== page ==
Report finds speeding ‘skyrocketed’ during lockdown

08.09 | 10 July 2020 | | 1 comment

A new study analysing traffic speeds during lockdown reveals a ‘startling difference’ in speeds on roads when the volume of traffic falls.

The research project, undertaken by Agilysis, brings together data from several local authorities in rural and urban settings and looks at how traffic levels changed post-lockdown, and the impact on drivers’ speed choice.

The report demonstrates that traffic flows in the post-lockdown period reduced by between 58-64% – with the biggest declines recorded on roads with speed limits above 50mph. 

When transformed for flow, a drop of 10,000 vehicles per day on a single stretch of 60mph road was matched by an increased average speed of 2.2mph. 

High-end speeding was also found to be a problem on 60mph roads, with vast increases in the proportion of drivers travelling more than 15mph above the limit. 

This effect was less pronounced on the rest of the road network including motorways and urban, low-speed roads.


Agilysis says the results demonstrate the importance of speed enforcement, especially at times when more people are walking and cycling.

Richard Owen, the lead author, said: “When we initially reviewed the data in early April there was a clear increase in vehicle speeds during lockdown that was strongly associated with reduced traffic volumes. 

“This comprehensive study has now demonstrated that offending behaviour has skyrocketed, especially on rural roads, where previously compliance with the limit has been good.”

Fewer injuries, but more serious in nature
The Agilysis report concludes there isn’t enough evidence available yet to indicate whether the changes in speeds, especially on rural roads, resulted in more road deaths and serious injuries.

However, DfT figures indicate that casualties have largely dropped in line with reducing traffic levels.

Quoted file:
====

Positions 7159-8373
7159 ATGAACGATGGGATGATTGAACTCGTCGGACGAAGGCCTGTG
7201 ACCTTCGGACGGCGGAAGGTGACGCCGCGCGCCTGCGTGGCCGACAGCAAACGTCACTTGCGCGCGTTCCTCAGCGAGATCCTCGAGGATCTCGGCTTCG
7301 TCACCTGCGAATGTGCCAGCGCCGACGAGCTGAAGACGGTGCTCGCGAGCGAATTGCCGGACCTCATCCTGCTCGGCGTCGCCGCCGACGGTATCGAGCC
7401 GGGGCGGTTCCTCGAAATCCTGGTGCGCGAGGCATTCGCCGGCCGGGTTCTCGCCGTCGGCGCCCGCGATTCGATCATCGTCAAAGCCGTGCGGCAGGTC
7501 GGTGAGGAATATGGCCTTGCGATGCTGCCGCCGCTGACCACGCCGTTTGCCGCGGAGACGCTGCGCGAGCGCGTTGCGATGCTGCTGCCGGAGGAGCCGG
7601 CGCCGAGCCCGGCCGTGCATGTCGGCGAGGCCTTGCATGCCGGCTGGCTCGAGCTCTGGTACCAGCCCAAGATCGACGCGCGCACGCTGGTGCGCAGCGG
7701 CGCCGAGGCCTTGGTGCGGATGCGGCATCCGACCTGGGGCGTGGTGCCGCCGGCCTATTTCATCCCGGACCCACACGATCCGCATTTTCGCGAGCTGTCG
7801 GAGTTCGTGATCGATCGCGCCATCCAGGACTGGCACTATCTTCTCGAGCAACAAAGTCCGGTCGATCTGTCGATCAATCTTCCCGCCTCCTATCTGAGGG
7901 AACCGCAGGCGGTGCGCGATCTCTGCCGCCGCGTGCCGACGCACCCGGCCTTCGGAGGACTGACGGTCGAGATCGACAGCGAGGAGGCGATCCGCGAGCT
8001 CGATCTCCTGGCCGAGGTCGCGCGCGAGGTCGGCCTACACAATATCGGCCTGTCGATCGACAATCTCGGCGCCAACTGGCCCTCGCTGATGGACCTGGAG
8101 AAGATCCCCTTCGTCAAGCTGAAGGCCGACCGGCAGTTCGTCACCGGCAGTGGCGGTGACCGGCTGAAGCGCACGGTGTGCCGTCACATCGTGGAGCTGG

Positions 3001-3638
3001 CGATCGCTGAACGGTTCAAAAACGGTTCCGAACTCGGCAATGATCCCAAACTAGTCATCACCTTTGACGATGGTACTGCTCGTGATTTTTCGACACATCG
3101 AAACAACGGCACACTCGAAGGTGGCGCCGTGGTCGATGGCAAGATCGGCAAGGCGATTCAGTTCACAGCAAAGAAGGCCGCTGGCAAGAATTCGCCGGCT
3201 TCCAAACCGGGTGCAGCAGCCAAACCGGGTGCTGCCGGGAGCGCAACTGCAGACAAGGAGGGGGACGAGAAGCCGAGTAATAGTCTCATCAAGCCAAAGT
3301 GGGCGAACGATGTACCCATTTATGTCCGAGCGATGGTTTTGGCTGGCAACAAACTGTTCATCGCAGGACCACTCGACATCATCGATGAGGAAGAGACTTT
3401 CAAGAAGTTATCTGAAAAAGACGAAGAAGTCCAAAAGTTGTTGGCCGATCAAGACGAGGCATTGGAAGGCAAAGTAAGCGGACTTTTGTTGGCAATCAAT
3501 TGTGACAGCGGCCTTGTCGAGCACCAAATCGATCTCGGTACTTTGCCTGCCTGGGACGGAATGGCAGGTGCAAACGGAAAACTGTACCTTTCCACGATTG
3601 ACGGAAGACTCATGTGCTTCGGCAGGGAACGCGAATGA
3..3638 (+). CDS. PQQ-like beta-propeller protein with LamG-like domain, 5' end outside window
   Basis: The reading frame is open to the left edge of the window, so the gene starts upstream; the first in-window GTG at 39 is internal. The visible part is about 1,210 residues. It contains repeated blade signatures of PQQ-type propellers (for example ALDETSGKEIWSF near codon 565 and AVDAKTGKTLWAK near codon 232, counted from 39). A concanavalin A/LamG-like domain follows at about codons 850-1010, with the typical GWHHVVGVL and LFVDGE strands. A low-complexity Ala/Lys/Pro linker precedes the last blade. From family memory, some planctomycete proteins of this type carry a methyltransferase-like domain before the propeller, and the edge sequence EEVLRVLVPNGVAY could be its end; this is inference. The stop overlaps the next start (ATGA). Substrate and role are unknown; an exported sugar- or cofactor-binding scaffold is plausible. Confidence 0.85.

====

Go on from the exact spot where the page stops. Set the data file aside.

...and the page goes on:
Evidence from the Safer Essex Roads Partnership (SERP) indicates that while the large drop in traffic has resulted in fewer collisions overall, the higher speeds meant that injuries suffered by those who did have collisions were more serious. 

There was a 54% drop in the number of slight-injury collisions – but only a 43% drop in collisions that resulted in death or serious injury. There was also a 35% increase in the proportion of collisions where inappropriate speed was recorded as a contributing factor.

SERP has also noted an increase in the number of people cycling in Essex – and consequently there has been a small increase in the number of cyclist casualties.

For obvious reasons, in the event of a collision with another vehicle, cyclists are more likely than car occupants to suffer a serious or fatal injury. This has also contributed to the increase in the average severity of recorded injuries.

Matt Hine, Road Crime Manager, Essex Police said: “The evidence here demonstrates that the temptation to drive faster on less congested roads has caused unnecessary suffering and put an avoidable strain on the NHS. 

“It highlights the ongoing importance for all road users to follow the Highway Code, control their speed, pay full attention at all times and leave substantial margins for error.”


 

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    The slight increase in average speed and top end high speeds are there all the year round when the roads are quieter and could be down to random and seasonal fluctuation and not necessarily connected to lockdown.

    One thing that lockdown and COVID 19 has done however, is increased the use of hyperbole in the news media…nowhere in the above news article for example, does it actually indicate that speeds have ‘skyrocketed’!


    Hugh Jones, Cheshire
    Agree (7) | Disagree (2)
    +5

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